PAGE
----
Much ado was made recently over a new national survey, which was widely reported as evidence of a new low in the American public’s trust in the federal government.


Much ado was made recently over a new national survey, which was widely reported as evidence of a new low in the American public’s trust in the federal government.

But historical context almost always provides a calming effect. And Tea Party enthusiasts need to cool their jets if they think that some unprecedented revolutionary moment has been reached, or that this poll result is all about a rejection of federal health care reform.

A more careful look at the details provided in the report by the highly regarded Pew Research Center reveals that this new low is actually about the same as it was toward the end of the deep recessions of the early 1980s and the early 1990s.

Moreover, the chart shows that faith in government tended to recover as the private sector and job growth rebounded, unfair as that might seem to those who value the government’s role as both watchdog and frequent savior of the private sector.

In 1994, in “trust” surveys taken by Pew and other reputable pollsters, only about 20 percent of Americans said they trusted the “government in Washington to do the right thing … all or most of the time.”

According to the Pew chart, the all-time low of 17 percent approval occurred twice: In June of 1994 as President Clinton was still struggling under a weak economy and trying unsuccessfully to enact health care reform, and in October of 2008, right after the Wall Street meltdown and the immediate bailout initiated under President Bush.

This correlation between hard times in the private sector and faith in the government is paradoxical. Although the public sector and government play the role of regulatory watchdog — and the role of a rescuer obligated to clean up the messes left by private-sector failure — the government apparently gets blamed just as much for joblessness and the collapsing bubbles as the capitalists themselves.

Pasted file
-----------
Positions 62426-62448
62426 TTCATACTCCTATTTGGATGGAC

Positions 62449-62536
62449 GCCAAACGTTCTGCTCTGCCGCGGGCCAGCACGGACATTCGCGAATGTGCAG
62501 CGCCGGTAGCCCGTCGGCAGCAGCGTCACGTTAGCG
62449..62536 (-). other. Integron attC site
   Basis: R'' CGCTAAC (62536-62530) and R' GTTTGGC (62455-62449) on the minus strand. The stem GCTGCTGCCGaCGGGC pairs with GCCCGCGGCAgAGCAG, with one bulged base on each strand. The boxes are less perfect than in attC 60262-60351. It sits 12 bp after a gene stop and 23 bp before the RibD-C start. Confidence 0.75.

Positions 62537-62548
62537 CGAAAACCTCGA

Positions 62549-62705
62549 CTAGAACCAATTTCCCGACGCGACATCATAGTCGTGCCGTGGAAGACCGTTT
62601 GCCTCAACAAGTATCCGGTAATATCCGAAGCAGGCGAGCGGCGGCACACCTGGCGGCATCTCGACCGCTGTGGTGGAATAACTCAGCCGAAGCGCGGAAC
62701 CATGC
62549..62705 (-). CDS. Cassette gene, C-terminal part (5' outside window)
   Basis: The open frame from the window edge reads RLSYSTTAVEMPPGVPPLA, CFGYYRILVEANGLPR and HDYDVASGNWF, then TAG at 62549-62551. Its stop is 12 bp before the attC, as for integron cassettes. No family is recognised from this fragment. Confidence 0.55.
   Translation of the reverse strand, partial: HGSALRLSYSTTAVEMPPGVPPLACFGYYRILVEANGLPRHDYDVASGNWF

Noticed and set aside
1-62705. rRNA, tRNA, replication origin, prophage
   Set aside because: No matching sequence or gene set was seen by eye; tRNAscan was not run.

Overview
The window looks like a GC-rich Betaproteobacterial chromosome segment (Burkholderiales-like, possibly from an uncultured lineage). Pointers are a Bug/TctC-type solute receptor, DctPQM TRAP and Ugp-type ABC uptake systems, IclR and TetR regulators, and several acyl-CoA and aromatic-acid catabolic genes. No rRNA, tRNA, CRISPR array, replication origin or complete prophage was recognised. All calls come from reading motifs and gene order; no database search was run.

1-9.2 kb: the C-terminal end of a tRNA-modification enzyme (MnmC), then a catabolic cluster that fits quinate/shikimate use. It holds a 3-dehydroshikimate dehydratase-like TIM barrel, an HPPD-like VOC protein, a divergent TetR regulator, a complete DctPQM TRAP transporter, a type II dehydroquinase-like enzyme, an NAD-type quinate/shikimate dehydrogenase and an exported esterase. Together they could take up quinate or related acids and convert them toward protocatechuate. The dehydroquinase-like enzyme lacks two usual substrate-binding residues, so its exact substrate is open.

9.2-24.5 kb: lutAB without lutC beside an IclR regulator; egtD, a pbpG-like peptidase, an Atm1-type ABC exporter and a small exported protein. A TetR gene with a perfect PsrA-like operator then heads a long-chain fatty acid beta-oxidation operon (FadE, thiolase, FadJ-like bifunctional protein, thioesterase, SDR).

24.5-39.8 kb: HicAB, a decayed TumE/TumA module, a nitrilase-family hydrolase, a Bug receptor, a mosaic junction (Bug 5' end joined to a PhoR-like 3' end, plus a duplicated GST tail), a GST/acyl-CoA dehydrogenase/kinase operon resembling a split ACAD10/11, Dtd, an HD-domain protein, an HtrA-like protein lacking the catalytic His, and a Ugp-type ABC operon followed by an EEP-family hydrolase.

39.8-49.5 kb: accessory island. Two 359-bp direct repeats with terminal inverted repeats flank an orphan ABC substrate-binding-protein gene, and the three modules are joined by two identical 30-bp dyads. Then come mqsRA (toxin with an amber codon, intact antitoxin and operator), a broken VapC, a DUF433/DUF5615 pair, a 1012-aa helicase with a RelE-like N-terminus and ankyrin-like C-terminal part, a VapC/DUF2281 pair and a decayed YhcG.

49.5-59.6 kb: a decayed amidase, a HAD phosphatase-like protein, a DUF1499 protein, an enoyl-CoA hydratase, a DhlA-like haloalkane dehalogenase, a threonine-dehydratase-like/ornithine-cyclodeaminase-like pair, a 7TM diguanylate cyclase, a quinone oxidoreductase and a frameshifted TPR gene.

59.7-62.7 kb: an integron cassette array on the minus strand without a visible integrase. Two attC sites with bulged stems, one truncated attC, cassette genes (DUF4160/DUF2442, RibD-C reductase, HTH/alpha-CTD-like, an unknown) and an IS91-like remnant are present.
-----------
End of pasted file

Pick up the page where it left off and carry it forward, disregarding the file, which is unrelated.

In 1994, the stock market actually was recovering under a fairly new president. But many or most ordinary Americans then and now were still hurting from a severe recession that began under the administration of the previous president.

Then as now, it wasn’t government officials who were laying workers off by the millions and defrauding or bankrupting investors. The economy was brought low by a combination of irrational exuberances, a speculative bubble, and outright stealing and illegality by some business moguls.

Government and Federal Reserve Board management of the economy deserves some measure of responsibility, along with congressional actions that set up incentives for unsustainable home mortgages, among other errors. But blaming the cops entirely for the behavior of the robbers, as some free-market ideologues do, doesn’t make perfect sense.

Also in 1994, as now, irresponsible anti-government talk show hosts were foaming at the mouth, conspiracy theories about black helicopters were proliferating and right-wing militia groups were forming in Idaho and Montana. About this time in 1994, Timothy McVeigh, motivated by hatred of the federal government, was planning his attack on the Oklahoma City federal building.

Anti-government bile was so prevalent that I was inspired in early 1994, as a Star-Tribune reporter, to write a three-part series, “The Good that Government Does.” I dusted it off recently, and was immediately struck by how the more things change, the more they stay the same.

The series pointed out that polls showed most Americans were actually fairly satisfied with the individual services and investments that government provides — from schools and colleges, to roads, to Social Security and Medicare, to state and federal help for our elderly with their nursing home assistance, to parks and the National Guard.

Simultaneously, I noted, anti-tax attitudes were pervasive and “this conflict (between demand for government and hostility to taxes) is a conundrum that befuddles politicians from the township board to the U.S. Senate.”

Citizens actually want and expect their government to provide intervention and economic relief in hard times, even as their trust in that institution declines. Or as “Atlantic Magazine” writer Derek Thompson asked in commentary on the Pew survey: “What does it mean that we’ve become a country that expects a government we don’t trust to provide growing benefits from taxes we don’t want to pay?”